"martin fowler" Discussed on Code Story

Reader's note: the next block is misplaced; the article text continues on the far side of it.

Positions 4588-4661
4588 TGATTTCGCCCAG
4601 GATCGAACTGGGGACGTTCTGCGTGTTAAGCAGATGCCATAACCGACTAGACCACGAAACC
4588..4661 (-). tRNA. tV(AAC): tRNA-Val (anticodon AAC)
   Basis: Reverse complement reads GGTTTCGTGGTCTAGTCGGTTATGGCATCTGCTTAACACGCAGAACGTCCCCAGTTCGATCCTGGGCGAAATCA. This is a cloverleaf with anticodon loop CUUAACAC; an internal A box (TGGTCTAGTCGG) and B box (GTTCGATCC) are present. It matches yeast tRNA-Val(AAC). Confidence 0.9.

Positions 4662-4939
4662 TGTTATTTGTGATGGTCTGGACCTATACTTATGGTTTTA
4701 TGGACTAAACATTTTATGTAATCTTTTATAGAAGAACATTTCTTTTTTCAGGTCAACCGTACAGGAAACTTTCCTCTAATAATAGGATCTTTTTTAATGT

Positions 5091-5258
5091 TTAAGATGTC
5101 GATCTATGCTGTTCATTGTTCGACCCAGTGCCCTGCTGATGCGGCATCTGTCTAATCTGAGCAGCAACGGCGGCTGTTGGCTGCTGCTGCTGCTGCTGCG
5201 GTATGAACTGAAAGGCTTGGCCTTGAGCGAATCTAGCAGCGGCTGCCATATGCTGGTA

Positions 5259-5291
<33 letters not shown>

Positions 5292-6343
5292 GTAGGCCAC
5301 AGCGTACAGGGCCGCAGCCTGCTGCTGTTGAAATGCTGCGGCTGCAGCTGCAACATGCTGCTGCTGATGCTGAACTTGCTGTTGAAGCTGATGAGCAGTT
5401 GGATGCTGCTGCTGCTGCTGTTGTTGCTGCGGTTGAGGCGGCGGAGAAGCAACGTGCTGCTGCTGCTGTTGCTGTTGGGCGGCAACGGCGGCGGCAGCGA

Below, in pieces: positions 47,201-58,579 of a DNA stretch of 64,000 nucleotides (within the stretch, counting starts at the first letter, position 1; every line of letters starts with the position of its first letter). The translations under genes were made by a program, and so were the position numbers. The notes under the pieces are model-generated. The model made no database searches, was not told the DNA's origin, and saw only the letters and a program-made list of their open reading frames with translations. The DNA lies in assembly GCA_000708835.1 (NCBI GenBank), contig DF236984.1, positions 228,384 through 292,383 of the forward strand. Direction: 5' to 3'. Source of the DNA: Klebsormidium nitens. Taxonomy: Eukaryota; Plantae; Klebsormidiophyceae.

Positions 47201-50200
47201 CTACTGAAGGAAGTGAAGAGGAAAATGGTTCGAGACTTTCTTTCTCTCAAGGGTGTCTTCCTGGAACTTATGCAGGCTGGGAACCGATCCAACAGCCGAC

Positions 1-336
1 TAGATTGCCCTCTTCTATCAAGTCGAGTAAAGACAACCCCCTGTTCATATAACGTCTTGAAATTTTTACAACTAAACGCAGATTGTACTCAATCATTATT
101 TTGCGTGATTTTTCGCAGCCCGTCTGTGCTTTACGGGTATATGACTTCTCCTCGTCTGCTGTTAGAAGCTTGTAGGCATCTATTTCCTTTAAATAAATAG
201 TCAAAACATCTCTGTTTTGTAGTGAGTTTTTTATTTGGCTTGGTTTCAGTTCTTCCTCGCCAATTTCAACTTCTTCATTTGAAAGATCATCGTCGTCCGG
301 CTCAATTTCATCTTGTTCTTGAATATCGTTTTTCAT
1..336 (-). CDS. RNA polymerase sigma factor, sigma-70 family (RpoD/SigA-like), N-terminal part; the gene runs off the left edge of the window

"Was when we were required. So everything is growing in our good people in the team and we are by the way all remote companies. So we have engineering, engineer in Germany, developer advocates, teaming UK social architects in the UK and U.S. and engineers in the U.S. and Israel. And product manager has seen both you as an eastern. So we're all abroad. All across. And our next steps in the product is one always be the leader in infrastructure as code security. Two, start handling every other piece of the supply chain of your software. So from scanning only infrastructure code, we are have evolved to also scan open-source vulnerabilities and also see eyes, CDs, configuration, and essentially our goal is to map secure and fix every part of your supply chain. Knowing what's the best place to fix and what's the best fix out there for your code at any step of your pipeline from ID to ci CD version control systems, mission controllers, and runtime. Barack I'm curious, how does bridge crew contribute to improving security around the supply chain? It's obviously an important topic nowadays with a lot of the supply chain issues going on and things out there that you read the news. How does bridge crew really contribute to positively affecting supply chain security? I think that first it is important to mention how do we define supply chain of software. Supply chain software is of the different building blocks that we lead you as a developer team leader. To bring product from inception from the deck phase to a production environment. And that supply chain includes the building blocks of open-source packages. Infrastructure is code, DevOps pipeline, version control system configuration. Docker images and the list goes on. Our software today is built from so many pieces of puzzle. That we really need to invest in every piece of that platform to have a complete picture of a product. And attackers today can utilize different parts of our supply chain. To create a mail function in our product. So if our product was a car, some of our suppliers were suppliers of wheels of engines of electronics. And each one of those suppliers could have created a very bad driving experience for me. And the user. Could have been also a security about a security experience as a driver. Or a passenger. And in software, it's kind of similar. I can have misconfigured pipeline that does not have a secret storage, for example. So my secrets to production environmental gave the pipeline admin access can actually leak into unwanted places to bad actors. And also, my pipelines can have bad defaults in the infrastructure as code or bad packages being used in the pipeline. And we actually have seen a tax like that in the past year. For example, we code call was a famous breach of 2020. Where every code repository out there that used code code, which is a popular tool for code coverage, and did not have a signed artifact of code code. Possibly had a malicious library injected into their pipeline and linking some of the codes or secrets that exist in that pipeline. Cold call have reacted fast and have resolved in patch these issue. But it made all of us security practitioners DevOps practitioners, DevOps practitioners, ask if our pipelines architecture is defined correctly. If the networking we defined correctly is the packages defined correctly. In the pipeline configurations and what bridge crew is introducing these days is a new way to explore every asset of your supply chain in a visualization that allows you to research what are the security risks, enemies configuration in every step of the way. Let's switch to you, Brock. Who influences the way that you work? Name a CEO, a CTO, an architect, really any person that you look up to and why. There are people who have worked with the first one was the first architect of fort skit, the previous startup that I used to work with. His name is gosh, Hasan. And he really taught me how to learn better. So I thought that I knew a lot about software engineering. And he really taught me of if there is something that I don't know or Google doesn't know. What's the best way to approach the research of a new capability that is not documented yet? How to test my code better and how to gradually deploy a software in small chunks that are that can be easily consumed by other team members. And I think that the second architect that most influenced my thought process is Martin Fowler, I have never met him in life, but he has an amazing blog. And amazing, amazing set of webinars. Did I really recommend this as a place to start reading about software architecture and the different advantages of different types of architectures? Well, we talked about a mistake, but a little bit different spin. If you could go back to the beginning, what would you do differently or where would you consider taking a different approach? Think I think that what we what we didn't know at the beginning was how aggressive would be the open-source. Adoption of the tool that we've developed. And it grew really, really fast. And we haven't anticipated it, and we haven't we could have done better work in leading those initial community users to contribute more code. We.